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Office of the Surgeon General (US); National Institute on Alcohol Abuse and Alcoholism (US); Substance Abuse and Mental Health Services Administration (US). The Surgeon General's Call to Action To Prevent and Reduce Underage Drinking. Rockville (MD): Office of the Surgeon General (US); 2007.

Cover of The Surgeon General's Call to Action To Prevent and Reduce Underage Drinking

The Surgeon General's Call to Action To Prevent and Reduce Underage Drinking.

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Foreword From the Acting Surgeon General, U.S. Department of Health and Human Services

Alcohol is the most widely used substance of abuse among America's youth. A higher percentage of young people between the ages of 12 and 20 use alcohol than use tobacco or illicit drugs. The physical consequences of underage alcohol use range from medical problems to death by alcohol poisoning, and alcohol plays a significant role in risky sexual behavior, physical and sexual assaults, various types of injuries, and suicide. Underage drinking also creates secondhand effects for others, drinkers and nondrinkers alike, including car crashes from drunk driving, that put every child at risk. Underage alcohol consumption is a major societal problem with enormous health and safety consequences and will demand the Nation's attention and committed efforts to solve.

For the most part, parents and other adults underestimate the number of adolescents who use alcohol. They underestimate how early drinking begins, the amount of alcohol adolescents consume, the many risks that alcohol consumption creates for adolescents, and the nature and extent of the consequences to both drinkers and nondrinkers. Too often, parents are inclined to believe, “Not my child.” Yet, by age 15, approximately one-half of America's boys and girls have had a whole drink of alcohol, not just a few sips, and the highest prevalence of alcohol dependence in any age group is among people ages 18 to 20.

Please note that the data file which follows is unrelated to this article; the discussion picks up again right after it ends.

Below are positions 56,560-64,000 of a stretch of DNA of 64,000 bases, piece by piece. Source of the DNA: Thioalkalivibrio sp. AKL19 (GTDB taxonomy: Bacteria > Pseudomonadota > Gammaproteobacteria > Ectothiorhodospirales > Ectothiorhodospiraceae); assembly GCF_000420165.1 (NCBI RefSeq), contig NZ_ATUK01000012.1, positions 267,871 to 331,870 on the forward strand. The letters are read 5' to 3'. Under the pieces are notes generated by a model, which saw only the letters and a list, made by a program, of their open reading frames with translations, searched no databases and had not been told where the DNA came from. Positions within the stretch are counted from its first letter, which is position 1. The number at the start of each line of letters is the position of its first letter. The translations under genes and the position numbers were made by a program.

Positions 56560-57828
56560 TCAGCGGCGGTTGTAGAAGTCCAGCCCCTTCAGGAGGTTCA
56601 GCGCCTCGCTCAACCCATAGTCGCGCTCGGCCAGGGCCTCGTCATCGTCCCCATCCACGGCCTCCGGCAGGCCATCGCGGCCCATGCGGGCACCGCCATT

I have issued this Surgeon General's Call to Action To Prevent and Reduce Underage Drinking to focus national attention on this enduring problem and on new, disturbing research which indicates that the developing adolescent brain may be particularly susceptible to long-term negative consequences from alcohol use. Recent studies show that alcohol consumption has the potential to trigger long-term biological changes that may have detrimental effects on the developing adolescent brain, including neurocognitive impairment.

Fortunately, the latest research also offers hopeful new possibilities for prevention and intervention by furthering our understanding of underage alcohol use as a developmental phenomenon—as a behavior directly related to maturational processes in adolescence. New research explains why adolescents use alcohol differently from adults, why they react uniquely to it, and why alcohol can pose such a powerful attraction to adolescents, with unpredictable and potentially devastating outcomes.

Emerging research also makes it clear that an adolescent's decision to use alcohol is influenced by multiple factors. These factors include normal maturational changes that all adolescents experience; genetic, psychological, and social factors specific to each adolescent; and the various social and cultural environments that surround adolescents, including their families, schools, and communities. These factors—some of which protect adolescents from alcohol use and some of which put them at risk— change during the course of adolescence. Because environmental factors play such a significant role, responsibility for the prevention and reduction of underage drinking extends beyond the parents of adolescents, their schools, and communities. It is the collective responsibility of the Nation as a whole and of each of us individually.

The process of solving the public health problem of underage alcohol use begins with an examination of our own attitudes toward underage drinking—and our recognition of the seriousness of its consequences for adolescents, their families, and society as a whole. Adolescent alcohol use is not an acceptable rite of passage but a serious threat to adolescent development and health, as the statistics related to adolescent impairment, injury, and death attest.

A significant point of the Call to Action is this: Underage alcohol use is not inevitable, and schools, parents, and other adults are not powerless to stop it. The latest research demonstrates a compelling need to address alcohol use early, continuously, and in the context of human development using a systematic approach that spans childhood through adolescence into adulthood. Such an approach is described in this Call to Action. Such an approach can be effective when, as a Nation and individually, we commit ourselves to solving the problem of underage drinking in America. We owe nothing less to our children and our country.

Kenneth P. Moritsugu, M.D., M.P.H.

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